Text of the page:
Australian shares closed higher on Friday, snapping three weeks of consecutive losses, as investors were heartened by growing views that the country’s central bank may consider an interest rate cut at some point next year.
Sentiment was also bolstered by speculation that U.S. Federal Reserve will pause its tightening cycle after the widely expected rate hike later this month.
Overall, however, buying was somewhat tempered after this week’s arrest by Canada of a top executive of Chinese tech giant Huawei for extradition to the United States, which threatened to spark a fresh clash between the world’s two biggest economies.
The S&P/ASX 200 index rose 0.4 percent or 23.8 points to 5,681.5 at the close of trade for a weekly gain of 0.25 percent. The benchmark lost 0.2 percent on Thursday.
James McGlew, executive director of stockbroking at Argonaut, said the market was supported by the possibility the Australian central bank could cut interest rates next year if wages growth and inflation accelerate.
Reserve Bank of Australia Deputy Governor Guy Debelle said in a speech on Thursday that while the next move in rates is like to be up, there is still room to ease.
The comments come a day after a disappointing reading on domestic economic growth led financial markets to wipe out any probability of a hike in rates next year and even price in a small chance of an easing.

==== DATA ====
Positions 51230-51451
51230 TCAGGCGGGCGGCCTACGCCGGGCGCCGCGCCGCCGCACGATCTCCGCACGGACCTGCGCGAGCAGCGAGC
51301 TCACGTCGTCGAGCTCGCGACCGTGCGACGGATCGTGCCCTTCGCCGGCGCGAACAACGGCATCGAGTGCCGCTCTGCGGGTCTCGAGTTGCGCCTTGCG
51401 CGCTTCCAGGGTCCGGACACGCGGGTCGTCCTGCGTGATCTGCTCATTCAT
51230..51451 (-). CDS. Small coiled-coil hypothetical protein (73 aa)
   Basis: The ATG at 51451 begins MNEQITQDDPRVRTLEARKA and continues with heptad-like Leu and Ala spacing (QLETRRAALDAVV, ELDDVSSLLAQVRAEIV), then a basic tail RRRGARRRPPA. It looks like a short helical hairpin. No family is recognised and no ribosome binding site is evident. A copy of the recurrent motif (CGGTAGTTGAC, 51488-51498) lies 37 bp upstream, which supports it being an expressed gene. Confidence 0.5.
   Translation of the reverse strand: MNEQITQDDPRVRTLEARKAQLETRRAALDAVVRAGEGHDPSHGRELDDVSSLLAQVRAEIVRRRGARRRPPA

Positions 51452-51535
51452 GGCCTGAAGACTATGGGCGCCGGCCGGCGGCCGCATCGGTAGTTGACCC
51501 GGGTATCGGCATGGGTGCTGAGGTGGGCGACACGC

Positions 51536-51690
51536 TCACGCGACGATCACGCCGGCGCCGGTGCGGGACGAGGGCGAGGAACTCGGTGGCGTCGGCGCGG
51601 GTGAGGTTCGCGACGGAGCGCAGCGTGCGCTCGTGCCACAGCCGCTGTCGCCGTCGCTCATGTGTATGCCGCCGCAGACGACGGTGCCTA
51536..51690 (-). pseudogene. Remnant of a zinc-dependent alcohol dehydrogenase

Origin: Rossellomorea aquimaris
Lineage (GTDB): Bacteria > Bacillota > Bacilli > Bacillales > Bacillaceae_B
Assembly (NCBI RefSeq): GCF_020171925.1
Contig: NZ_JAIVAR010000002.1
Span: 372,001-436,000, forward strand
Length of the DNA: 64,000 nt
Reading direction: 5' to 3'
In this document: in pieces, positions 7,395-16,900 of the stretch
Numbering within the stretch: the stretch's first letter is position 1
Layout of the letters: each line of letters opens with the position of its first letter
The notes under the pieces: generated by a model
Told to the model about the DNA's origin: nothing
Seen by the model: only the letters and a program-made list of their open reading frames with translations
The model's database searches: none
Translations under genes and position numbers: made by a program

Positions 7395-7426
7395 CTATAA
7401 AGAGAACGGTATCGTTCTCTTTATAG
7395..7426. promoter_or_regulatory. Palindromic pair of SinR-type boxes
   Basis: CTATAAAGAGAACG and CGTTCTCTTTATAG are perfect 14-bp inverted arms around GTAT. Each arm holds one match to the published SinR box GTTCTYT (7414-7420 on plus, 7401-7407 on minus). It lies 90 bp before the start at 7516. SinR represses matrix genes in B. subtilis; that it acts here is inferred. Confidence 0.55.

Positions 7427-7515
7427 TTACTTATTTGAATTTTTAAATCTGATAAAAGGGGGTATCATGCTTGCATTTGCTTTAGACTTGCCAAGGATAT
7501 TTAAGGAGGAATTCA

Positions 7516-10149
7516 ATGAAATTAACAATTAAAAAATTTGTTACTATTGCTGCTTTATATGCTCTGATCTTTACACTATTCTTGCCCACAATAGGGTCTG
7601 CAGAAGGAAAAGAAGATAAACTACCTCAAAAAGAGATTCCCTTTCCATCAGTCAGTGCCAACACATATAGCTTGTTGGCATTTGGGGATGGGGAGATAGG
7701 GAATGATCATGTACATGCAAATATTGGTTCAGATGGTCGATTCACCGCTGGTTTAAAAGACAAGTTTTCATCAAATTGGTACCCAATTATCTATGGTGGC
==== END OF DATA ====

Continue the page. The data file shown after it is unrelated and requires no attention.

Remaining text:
Healthcare stocks drove the gains on the benchmark, with the country’s fifth biggest firm by market value CSL firming 2.6 percent, while Cochlear rose about 3 percent.
Top lender Commonwealth Bank of Australia climbed 1 percent, while the benchmark was also underpinned by a jump in consumer cyclicals. Conglomerate Wesfarmers rose 0.7 percent, while Star Media Group advanced 5.3 percent and was the top percentage gainer on the main index.
However, the metals and mining sector lost 0.5 percent, with index heavyweight BHP Group declining 0.7 percent, hurt by a dip in metal prices.
Shares of Westgold Resources fell 14.4 percent to hit a record low after announcing its plan to divest its non-core lithium royalties at two sites.
Wealth manager IOOF Holdings dived 35.8 percent and was the worst performer on the benchmark after it said Australia’s prudential regulator is looking to disqualify the company’s five top executives, including the CEO, for failing to act in their customer’s interests.
New Zealand’s benchmark closed little changed as gains in consumer cyclicals were offset by a fall in the healthcare sector.